Poppins is a command line utility which is used to perform rotating backups of your critical data and uses rsync tool to transfer this backup to remote location. It is developed in PHP and is quite an impressive little application. It also includes support for BTRFS/ZFS snapshots and puppet modules for better control. It is completely freeware and is under GPL so anyone is welcomed to review, edit or modify its source code to tailor it to their needs. In order to ensure the successful transfer of your data from one system to another for backup purposes, please ensure that both systems should have passwordless SSH authentication setup. Let’s reviews the prominent features of Poppins utility and its installation process on CentOS Linux operating system. We have performed following steps on CentOS 7 system.
Features of Poppins
Although still in beta phases of development, it is equipped with pretty good number of features. Here some of the noteworthy features of this command line tool.
- It uses Rsync for incremental backup of your data so backup process is fast, efficient and reliable.
- It lets you control the rotation of backups on the schedule of your liking i.e. you can configure this utility to rotate backups on monthly, weekly, daily or even on minute basis too if you are running short of disk space on backup system.
- It works flawlessly on almost all popular Linux distributions like Debian, Ubuntu, CentOS, Red Hat, Fedora and Arch Linux.
- It can also backup your mysql databases using mysqldump utility so you don’t need to setup any custom backup script for your databases now.
- You can easily control and modify its configurations by using the plain text .ini files.
- It provides an awesome logging, so in case of any troubleshooting or investigation, you can get most of your issues sorted from detailed log files saved by Poppins.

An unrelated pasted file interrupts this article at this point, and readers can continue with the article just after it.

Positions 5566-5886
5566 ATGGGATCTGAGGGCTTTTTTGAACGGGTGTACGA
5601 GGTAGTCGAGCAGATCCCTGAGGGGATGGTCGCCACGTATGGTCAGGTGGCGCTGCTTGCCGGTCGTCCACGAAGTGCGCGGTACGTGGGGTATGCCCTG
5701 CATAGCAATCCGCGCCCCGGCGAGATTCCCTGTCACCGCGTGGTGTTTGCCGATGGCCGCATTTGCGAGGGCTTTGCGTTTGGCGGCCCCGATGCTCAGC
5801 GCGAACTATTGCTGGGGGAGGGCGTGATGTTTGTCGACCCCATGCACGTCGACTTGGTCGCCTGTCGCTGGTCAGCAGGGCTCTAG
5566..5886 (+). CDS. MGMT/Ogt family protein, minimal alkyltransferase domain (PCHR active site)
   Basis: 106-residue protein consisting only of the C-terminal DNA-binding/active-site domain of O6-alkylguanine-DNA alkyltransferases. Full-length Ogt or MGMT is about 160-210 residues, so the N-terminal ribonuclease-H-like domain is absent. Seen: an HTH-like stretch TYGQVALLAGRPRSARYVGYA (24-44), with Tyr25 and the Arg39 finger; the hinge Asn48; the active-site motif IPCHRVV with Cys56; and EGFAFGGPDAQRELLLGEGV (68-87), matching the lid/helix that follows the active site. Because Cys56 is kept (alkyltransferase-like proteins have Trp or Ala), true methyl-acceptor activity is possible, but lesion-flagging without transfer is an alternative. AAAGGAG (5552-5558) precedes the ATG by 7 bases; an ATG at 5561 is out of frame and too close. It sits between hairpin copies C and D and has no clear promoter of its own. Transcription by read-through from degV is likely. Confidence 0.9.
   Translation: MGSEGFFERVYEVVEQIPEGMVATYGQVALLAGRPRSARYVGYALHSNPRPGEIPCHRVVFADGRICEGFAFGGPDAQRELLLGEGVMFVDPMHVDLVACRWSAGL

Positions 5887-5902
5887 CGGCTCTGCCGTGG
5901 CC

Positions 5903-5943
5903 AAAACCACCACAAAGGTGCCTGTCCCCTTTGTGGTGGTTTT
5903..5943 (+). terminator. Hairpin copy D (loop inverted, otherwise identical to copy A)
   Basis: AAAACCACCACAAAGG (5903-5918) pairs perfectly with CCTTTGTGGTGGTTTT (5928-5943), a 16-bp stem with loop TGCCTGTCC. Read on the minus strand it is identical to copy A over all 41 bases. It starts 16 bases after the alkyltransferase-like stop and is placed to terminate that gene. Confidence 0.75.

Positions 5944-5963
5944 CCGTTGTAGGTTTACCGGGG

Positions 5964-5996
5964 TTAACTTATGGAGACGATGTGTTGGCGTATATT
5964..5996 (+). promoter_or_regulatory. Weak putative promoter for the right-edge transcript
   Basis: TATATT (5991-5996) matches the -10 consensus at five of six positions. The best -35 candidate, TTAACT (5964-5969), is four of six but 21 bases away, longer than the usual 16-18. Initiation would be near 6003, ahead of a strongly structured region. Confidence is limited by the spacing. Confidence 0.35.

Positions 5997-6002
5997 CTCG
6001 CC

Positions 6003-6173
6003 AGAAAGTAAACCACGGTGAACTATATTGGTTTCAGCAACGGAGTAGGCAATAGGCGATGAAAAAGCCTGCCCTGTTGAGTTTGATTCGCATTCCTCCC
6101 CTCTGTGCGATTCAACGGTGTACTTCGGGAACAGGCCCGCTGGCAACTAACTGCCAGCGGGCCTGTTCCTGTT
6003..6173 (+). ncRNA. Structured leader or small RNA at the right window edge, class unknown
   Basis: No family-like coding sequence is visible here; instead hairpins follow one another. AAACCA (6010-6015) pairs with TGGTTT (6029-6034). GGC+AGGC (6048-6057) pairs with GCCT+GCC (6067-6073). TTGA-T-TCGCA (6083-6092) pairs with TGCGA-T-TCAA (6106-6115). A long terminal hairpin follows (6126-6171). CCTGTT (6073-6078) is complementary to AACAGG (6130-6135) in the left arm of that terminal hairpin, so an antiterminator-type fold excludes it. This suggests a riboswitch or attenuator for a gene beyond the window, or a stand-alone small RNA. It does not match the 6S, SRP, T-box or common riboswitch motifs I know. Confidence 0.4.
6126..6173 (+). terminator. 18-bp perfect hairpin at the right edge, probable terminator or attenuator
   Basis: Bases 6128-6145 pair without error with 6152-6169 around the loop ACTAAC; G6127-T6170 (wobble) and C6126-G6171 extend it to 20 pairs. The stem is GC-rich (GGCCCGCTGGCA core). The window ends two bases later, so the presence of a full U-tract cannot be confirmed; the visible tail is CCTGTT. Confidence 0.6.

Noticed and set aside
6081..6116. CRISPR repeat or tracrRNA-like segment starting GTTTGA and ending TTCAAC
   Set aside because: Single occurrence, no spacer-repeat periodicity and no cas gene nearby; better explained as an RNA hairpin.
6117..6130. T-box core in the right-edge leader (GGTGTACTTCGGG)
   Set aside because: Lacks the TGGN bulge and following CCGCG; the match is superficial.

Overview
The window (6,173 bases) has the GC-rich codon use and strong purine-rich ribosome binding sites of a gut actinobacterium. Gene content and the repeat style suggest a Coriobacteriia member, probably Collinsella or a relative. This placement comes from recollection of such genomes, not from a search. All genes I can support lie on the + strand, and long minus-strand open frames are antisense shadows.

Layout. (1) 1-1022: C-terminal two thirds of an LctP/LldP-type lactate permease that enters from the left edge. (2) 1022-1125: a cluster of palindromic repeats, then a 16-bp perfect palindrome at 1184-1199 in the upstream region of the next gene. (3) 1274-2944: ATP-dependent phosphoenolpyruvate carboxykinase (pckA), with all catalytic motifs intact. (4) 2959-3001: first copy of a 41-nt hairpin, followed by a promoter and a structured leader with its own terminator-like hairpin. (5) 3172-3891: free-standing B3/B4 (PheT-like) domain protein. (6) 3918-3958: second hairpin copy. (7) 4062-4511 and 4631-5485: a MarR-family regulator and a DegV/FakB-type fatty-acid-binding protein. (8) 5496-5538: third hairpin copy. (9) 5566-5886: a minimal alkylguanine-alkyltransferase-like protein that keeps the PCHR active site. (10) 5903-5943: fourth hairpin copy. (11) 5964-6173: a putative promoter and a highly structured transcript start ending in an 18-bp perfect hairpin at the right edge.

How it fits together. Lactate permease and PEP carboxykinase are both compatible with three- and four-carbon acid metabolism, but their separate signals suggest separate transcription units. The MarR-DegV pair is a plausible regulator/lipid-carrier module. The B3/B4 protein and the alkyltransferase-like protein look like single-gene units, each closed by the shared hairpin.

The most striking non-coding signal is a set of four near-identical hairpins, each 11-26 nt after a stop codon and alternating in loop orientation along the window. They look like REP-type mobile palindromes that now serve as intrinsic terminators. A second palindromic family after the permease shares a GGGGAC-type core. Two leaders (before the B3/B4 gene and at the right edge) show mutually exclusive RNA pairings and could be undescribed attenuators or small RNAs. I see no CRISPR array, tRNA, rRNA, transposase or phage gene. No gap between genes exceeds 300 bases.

- It can also backup packages which are installed by popular package manager applications like Yum, APT and Pacman.
Installing Poppins on CentOS
Let’s see how to install this utility on CentOS 7 system. First of all make sure that your Linux system is on latest packages.
Please note that Poppins requires following tools to be already installed on our system.
- Php5-cli (php-cli)
Utilities like rsync, ssh, grep, gzip are usually already installed on any Linux flavor, so you don’t need to worry for these three, however, for mercurial and php5-cli (php-cli), we need to install them using YUM. Run following command to install both of them.
As soon as the installation process for them is complete, our system is all set to install and run Poppins. Now we need to ensure that our PHP configuration file (located at /etc/php.ini path) contains the correct timezone information. As backup schedule is dependent on time zone and data/time of the system, so this PHP parameter (date.timezone) should be set properly.
Edit /etc/php.ini file in your favorite text editor and update the proper value for this parameter there.
If you are unsure in which timezone your system should fall, please check the complete list of values supported by date.timezone parameter on PHP official site.
Now we need to clone the online Poppin’s code repository to our Linux system by using the following command.
As soon as the clone process is complete, we simply need to link its init file to proper location.
That’s it, now you should be able to run Poppins fine, run following command and it should confirm the sucessfull setup of this utility on your Linux system.
You can check further help about configuring backups and poppins to best suit your needs here.
Poppins is an easy to use utility and it does the job of backing up your Linux system. It is under consistent development and pretty good features are being added on regular intervals. It works on all popular linux flavors and installation process is not tricky either. If you are looking for any command line backup utility for your Linux system, try Poppins today!